Made by the Mergenthalen Linotype Company of New York, this model series (300) was introduced in 1960 and boasted a 12-line-per-minute reproduction rate.
My first view of the tunnel was in the dead of winter. In spite of being in the middle of the forest, it was totally silent. Mamiya GA645 / Kodak Pro 400
A colorful makeshift wall.
Kate in the crow’s next… very shaky by the time she got to it.
I love this original brick archway, near the narrow gauge shop. Gorgeous!
The gauges on left of frame are the steam pressure indicators for the various steam-powered components around the ship, like the steering engine and windlass motors. Below the gauges are a case of tiny wooden parts drawers… note the ancient oiling can on the locker near the upper-right corner of the frame.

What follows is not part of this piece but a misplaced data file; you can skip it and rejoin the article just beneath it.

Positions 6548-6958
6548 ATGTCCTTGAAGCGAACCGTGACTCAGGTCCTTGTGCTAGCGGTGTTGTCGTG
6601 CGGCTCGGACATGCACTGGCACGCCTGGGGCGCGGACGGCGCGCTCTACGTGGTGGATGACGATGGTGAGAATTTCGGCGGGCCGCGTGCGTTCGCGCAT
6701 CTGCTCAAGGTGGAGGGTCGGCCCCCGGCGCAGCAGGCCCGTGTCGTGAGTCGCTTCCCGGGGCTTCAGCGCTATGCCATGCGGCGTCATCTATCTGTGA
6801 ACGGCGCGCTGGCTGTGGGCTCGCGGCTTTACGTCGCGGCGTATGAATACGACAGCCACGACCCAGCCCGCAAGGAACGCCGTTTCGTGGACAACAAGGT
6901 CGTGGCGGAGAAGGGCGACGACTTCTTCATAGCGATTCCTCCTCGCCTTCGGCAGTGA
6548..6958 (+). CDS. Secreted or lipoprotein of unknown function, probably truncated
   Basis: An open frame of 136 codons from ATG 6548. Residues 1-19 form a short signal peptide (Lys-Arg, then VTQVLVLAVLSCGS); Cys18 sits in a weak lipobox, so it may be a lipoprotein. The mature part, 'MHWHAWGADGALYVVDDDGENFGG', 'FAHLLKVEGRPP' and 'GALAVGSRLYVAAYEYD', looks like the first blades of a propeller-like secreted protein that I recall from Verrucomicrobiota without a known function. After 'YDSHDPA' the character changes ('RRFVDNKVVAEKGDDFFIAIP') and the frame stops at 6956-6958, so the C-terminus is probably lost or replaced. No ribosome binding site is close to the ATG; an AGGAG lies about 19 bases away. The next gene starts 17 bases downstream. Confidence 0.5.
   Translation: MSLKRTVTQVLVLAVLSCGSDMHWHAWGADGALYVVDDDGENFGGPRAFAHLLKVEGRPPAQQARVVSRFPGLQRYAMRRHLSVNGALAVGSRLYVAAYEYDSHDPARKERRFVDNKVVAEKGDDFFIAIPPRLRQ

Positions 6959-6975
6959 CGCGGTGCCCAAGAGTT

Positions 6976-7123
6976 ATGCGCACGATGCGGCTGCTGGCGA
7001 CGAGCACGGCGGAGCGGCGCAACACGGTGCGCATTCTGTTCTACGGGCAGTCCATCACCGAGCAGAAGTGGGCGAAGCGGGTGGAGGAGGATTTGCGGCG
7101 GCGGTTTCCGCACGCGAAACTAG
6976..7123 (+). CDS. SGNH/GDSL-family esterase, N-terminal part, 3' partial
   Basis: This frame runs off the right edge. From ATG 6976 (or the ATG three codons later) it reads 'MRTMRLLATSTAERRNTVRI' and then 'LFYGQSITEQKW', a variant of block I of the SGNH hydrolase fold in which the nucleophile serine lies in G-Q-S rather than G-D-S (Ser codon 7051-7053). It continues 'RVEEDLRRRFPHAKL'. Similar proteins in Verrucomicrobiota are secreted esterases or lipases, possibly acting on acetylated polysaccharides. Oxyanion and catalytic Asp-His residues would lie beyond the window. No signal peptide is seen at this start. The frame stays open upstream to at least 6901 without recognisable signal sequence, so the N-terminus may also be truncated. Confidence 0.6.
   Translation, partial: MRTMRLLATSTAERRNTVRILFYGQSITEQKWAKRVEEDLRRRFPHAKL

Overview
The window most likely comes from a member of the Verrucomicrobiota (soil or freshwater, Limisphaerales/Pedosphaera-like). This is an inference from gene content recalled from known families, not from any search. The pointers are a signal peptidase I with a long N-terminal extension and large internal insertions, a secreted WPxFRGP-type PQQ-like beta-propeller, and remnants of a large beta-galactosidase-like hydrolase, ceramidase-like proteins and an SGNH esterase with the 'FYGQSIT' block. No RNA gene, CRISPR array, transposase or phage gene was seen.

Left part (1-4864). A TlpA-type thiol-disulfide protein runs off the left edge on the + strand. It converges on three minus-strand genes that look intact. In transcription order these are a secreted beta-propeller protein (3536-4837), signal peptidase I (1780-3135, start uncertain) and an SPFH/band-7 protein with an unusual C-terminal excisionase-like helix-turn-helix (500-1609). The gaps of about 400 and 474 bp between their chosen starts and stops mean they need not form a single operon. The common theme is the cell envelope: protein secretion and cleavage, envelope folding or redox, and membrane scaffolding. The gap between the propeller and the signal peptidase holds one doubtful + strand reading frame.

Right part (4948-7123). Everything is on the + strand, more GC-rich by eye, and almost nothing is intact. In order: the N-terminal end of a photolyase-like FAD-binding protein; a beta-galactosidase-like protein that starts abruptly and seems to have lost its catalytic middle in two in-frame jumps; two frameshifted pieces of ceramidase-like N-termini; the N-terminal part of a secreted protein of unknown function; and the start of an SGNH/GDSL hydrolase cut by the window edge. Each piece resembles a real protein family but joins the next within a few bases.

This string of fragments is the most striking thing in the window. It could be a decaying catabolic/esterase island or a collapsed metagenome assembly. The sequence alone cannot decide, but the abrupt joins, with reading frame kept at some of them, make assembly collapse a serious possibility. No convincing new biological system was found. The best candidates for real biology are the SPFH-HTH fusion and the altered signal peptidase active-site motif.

On the extended engine bay…
The largest room was the diesel laboratories, which tested various devices and fuel additives to make it safer to mine underground with diesel trucks and other machinery, such as at White Pine Mine, Michigan.
Some small candles light one of the few surviving tunnels that once linked buildings on the campus with the steam plant. In winter, it was common for patients to be transported through these to avoid the cold, and during the Cold War these served as nuclear fallout shelters.